free range horse photography of a newborn galloping around her mother
Lap number ten for this new filly who looked like a veteran.
free range horse photography of a newborn exploring the branches of an oak tree
This new filly seemed to enjoy the sensation of touching the tree branches.

This new filly, likely born this day, entertained me with her joie de vivre. Free of her confines of the last year, she ran around and around a large oak tree rarely leaving the confines of the shadow. There were numerous obstacles to trip her up but she navigated like a champ hopping over branches and ducking low hanging limbs with ease. It was a delightful display of the very essence of a horse. You go girl!

The Sheltering Oak

free range horse photography of a newborn filly adjusting to her new world
Adjusting to her new world, a newborn filly takes in her surroundings.

 

free range horse photography of a mare sheltering under a massive oak tree
A massive sheltering oak was the foaling place chosen by this mare.

 

free range horse photography of a newborn filly wakes from her first nap
A bit more rested after her first nap, a newborn filly takes in her new world.

 

free range horse photography of early bonding moments between a mother and foal
Early bonding moments between a mother and her new foal.

Early morning overcast skies and the protection of a senior oak tree shelter the birth of a new life. The mother, notable for her distinctive profile and gentle wisdom, is generous with me; she allowed me access to early moments with her new foal, which is often not the case in natural environment births. I reveled in her generosity with ample time to observe. I don’t stay long however, even horses need the same solitude and privacy humans do in life-changing events.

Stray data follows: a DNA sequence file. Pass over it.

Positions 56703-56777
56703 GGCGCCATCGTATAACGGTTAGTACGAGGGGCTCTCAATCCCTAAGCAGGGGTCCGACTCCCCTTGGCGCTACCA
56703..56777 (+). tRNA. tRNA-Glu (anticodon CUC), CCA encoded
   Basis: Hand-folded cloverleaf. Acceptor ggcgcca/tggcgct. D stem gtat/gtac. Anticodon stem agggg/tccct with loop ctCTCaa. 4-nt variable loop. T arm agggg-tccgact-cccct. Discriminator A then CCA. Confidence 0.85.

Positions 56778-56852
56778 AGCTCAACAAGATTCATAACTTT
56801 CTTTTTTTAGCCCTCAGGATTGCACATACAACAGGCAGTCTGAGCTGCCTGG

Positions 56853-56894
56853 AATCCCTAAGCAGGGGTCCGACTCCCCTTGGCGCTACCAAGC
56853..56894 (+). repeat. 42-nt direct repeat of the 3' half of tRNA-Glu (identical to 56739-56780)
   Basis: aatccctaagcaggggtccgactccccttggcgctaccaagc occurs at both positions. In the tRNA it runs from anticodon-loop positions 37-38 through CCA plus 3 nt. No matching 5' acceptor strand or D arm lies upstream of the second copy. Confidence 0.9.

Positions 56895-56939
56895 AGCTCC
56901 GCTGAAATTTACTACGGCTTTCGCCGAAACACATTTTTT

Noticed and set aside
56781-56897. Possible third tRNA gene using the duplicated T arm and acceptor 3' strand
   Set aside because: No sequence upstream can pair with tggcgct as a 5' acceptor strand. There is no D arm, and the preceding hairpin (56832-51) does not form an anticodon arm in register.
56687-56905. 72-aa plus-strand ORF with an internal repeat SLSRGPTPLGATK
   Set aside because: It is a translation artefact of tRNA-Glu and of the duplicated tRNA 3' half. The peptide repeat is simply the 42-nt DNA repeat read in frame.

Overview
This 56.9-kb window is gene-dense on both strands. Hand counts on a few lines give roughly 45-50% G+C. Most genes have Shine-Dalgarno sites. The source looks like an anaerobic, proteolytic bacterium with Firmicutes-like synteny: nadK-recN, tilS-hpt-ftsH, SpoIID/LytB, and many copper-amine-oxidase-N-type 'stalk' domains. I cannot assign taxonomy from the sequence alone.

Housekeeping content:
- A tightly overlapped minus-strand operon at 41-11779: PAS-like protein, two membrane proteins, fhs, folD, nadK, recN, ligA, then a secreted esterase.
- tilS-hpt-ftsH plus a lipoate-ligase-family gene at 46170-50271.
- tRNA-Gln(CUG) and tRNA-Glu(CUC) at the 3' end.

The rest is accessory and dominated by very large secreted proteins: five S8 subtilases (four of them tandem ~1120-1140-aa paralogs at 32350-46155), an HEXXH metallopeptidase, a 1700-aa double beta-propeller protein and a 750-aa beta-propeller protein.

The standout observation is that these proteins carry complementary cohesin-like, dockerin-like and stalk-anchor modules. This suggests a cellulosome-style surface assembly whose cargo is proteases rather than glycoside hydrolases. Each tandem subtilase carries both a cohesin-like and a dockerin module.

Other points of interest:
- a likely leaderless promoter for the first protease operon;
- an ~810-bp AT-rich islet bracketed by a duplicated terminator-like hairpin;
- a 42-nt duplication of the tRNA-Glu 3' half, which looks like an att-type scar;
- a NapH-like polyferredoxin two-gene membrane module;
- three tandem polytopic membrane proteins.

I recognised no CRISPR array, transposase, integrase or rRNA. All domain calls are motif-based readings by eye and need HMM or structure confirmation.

The profile of this new filly is nearly refined compared to her mother and last year’s sibling. Her face marking reminds me of tadpoles, so in my mind she will be forever associated with common childhood adventures and happy innocent memories. I’m being overly poetic but that morning was a welcome return to a favorite type of encounter with nature and welcoming new beginnings.

Their Journey

In celebration of the journey of a mare with her foal.

Whether it is a mare with her first baby or her fifteenth, may their days be trouble-free.

free range horse photography of a lovely moment with mare and foal
A spring time stroll in the late afternoon creates a magical moment.

 

Those Eyes

 

free range horse photography of a foal with grey eyes
If her eyes stay the same color, she will be an unusual individual with grey eyes.

Six days old and she is fighting fit.

free range horse photography of an intense gaze from a foal
An intense gaze from this stout filly; no worries, she’s just a fun-loving kid like the rest of the foals.

 

free range horse photography of the first day for a new foal
Only half way through her first day and she’s strong and curious.

Day one and all is well.